of control over an aversive situation, lack of socialization, lack of or inappropriate
training or handling and of desperation when the warning signals they are giving are
not being acknowledged.  While there may be times when biting happens without
warning such as when a dog bites out of protection when surprised by an unexpected
hug or kiss on the face or where a dog has a history where warning signals are
continually ignored.  To lessen a dog’s resorting to biting we need to read all aspects
of a dog’s body language and include the environment.  We also need to know the
environment includes our presence and actions in it.

Dog bite prevention is most effective if we pay attention to the dogs we are interacting
with.  Look first:  Dogs that display fear, who are growling or barking should not be
approached or stared at directly as they are asking for more distance, listening to this
request takes the pressure off the dog, not listening will most likely result in biting.  
Dogs  that are eating, chewing on toys, sleeping and caring for puppies should not
be approached as biting can happen in these scenarios.  Tethered dogs are more likely
to bite when approached.  And dogs that are behind a fence or in a car may bite to
protect territory.

Proper adult supervision around children and dogs cannot be stressed enough.  
Children need to learn how to treat dogs humanely and adults who know how to do
that need to be doing the teaching.  Knowing our children is also significant, a
2012 study found that less shy children were more likely to take greater risks around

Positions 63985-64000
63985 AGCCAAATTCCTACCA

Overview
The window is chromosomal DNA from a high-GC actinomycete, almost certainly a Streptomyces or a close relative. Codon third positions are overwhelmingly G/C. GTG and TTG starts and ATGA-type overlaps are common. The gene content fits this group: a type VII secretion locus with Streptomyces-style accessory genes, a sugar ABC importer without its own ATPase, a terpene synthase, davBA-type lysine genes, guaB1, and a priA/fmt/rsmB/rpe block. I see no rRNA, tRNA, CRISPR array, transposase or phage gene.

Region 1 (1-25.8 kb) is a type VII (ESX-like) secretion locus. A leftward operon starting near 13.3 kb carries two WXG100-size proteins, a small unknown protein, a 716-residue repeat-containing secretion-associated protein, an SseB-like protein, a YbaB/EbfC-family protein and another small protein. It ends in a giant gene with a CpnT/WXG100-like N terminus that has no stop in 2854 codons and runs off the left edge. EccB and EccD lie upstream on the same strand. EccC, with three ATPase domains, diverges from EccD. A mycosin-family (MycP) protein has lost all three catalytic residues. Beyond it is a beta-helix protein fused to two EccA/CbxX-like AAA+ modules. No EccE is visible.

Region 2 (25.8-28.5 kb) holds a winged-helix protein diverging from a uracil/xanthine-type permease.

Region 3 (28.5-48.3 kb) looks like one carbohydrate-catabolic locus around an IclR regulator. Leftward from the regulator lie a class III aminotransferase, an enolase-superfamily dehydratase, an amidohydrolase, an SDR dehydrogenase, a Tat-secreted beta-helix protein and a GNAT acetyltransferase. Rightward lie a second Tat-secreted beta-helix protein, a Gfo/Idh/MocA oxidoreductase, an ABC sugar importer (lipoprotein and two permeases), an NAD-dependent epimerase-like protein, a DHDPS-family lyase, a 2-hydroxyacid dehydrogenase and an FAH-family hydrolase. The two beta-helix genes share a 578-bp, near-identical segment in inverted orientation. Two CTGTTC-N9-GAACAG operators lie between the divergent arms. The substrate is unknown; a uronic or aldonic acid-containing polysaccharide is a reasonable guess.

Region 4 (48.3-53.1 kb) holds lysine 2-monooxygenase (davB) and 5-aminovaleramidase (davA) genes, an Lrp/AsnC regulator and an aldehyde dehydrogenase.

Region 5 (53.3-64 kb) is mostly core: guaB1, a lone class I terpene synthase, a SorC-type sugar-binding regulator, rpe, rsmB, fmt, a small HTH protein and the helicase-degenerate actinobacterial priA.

a dog they did not know, even with a handler present.  While most bite prevention
material is aimed at children the message remains just as relevant for adults.

What is the appropriate human response to an aggressive dog?  Remember, the first
rule with all stressed or scared dogs is to stop what we are doing that is stressing them.  
A good strategy with any stressed dog including an aggressive dog is the “stop, drop
and roll” technique.  Stop all movement, this decreases any perceived threatening
behavior.  Drop our eyes, eye contact can also be perceived as threatening.  Roll our
bodies to the side, turning sideways to the dog as opposed to facing a dog frontally is
perceived as less aggressive for dogs and many other animals.  Back away slowly once
the dog quiets.  Never run.  Any number of variations exist on this method with all
approaching the same goal; from wrapping arms around the body (stops movement),
reciting nursery rhymes (lessens fearful behavior from humans) and dropping to the
ground turtle fashion to protect the face and mid section in the case of an actual physical
attack.

When can we approach dogs?  There is so much wisdom in the old saying: “let them
come to you.”  Friendly dogs that approach us in a relaxed manner- wiggly and soft
body tension, open, “smiling” mouth, ears and muzzle relaxed, tail neutral or
wagging are looking for interaction.  The best response is putting ourselves sideways
to the dog so we are not towering over them or lowering our face into theirs.  Petting
on the chest or behind the neck is best.  Never kiss or hug dogs.  Not your dog?  Always,
always ask first if you may pet someone else’s dog.  Follow by asking how the dog likes
to be petted and remember your body position in relation to the dog.  With smaller